Refugees are protected by the principle of non-refoulement, which prevents them from being sent back to the country where they fear persecution. Non-refoulement, however, does not apply in circumstances where a person with refugee status poses a serious threat to society in the host country.
Two recent cases give examples of strategies employed by the Home Office to try and revoke the refugee protection of family members of a person with refugee status in the UK, and thereafter to try and deport them on the basis of them constituting a danger to the community.
In the case of Secretary of State for the Home Department v KN (DRC)  EWCA Civ 1665, KN was granted refugee status as a dependent child of his father, who had escaped from DRC under the Mobutu regime. Throughout his adult life, KN had received multiple custodial sentences including a period of imprisonment for conspiracy to rob.
The Court of Appeal reviewed the interpretation of the relevant provisions of the Refugee Convention and the UK Immigration Rules and concluded that the Secretary of State was permitted to revoke the refugee status of the family member if the Home Office was able to prove that the individual satisfied a two-limb test. Firstly, the Home Office had to prove that the circumstances which had given rise to the sponsor’s refugee status had ceased to exist. Secondly, (if that was proved), the Home Office had also to demonstrate that there were no other circumstances which would make deportation incompatible with the Refugee Convention.
In the case of Secretary of State for the Home Department v JS (Uganda)  EWCA Civ 1670, JS was granted refugee status as a dependent child of his mother, who had feared persecution in Uganda on account of her imputed political opinions. In 2013 JS was convicted and sentenced for an attempted rape and required to sign the sex offenders’ register for life.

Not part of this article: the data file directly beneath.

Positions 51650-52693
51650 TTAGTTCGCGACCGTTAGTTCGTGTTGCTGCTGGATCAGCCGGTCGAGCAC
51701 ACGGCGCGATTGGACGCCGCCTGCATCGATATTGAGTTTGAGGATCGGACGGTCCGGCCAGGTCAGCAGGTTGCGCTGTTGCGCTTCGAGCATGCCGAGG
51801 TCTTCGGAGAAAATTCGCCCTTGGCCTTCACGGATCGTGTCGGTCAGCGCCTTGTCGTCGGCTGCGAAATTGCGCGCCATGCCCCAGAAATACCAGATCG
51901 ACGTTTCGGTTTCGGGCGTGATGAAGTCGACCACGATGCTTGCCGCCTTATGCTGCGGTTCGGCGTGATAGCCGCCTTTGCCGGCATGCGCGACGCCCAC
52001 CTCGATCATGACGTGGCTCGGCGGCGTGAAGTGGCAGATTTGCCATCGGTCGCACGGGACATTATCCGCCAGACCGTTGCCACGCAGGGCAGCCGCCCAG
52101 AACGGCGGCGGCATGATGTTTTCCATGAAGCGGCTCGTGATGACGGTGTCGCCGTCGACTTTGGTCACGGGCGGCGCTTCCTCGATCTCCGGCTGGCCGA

The Court of Appeal ruled that someone granted refugee status through the Family Reunion Policy, and therefore not in their own right, was not protected by the Refugee Convention, because they themselves did not satisfy the definition of a refugee under article 1A(2). The Court stated that even if such a person were somehow to be regarded as protected by the Refugee Convention, the Secretary of State was entitled to decide that their status as a refugee “could and should” be treated as having ceased, because the circumstances which had given rise to the sponsor’s refugee status had ceased to exist. In this case, JS’ mother could no longer claim a well-founded fear of prosecution in Uganda.
These cases show that there are provisions in place for the Home Office to seek to take away refugee status and to deport family members of recognized refugees in circumstances of serious criminal conduct.
The information in this blog is for general information purposes only and does not purport to be comprehensive or to provide legal advice. Whilst every effort is made to ensure the information and law is current as of the date of publication it should be stressed that, due to the passage of time, this does not necessarily reflect the present legal position. Gherson accepts no responsibility for loss which may arise from accessing or reliance on information contained in this blog. For formal advice on the current law please don’t hesitate to contact Gherson. Legal advice is only provided pursuant to a written agreement, identified as such, and signed by the client and by or on behalf of Gherson.
Paralegal in our General Immigration team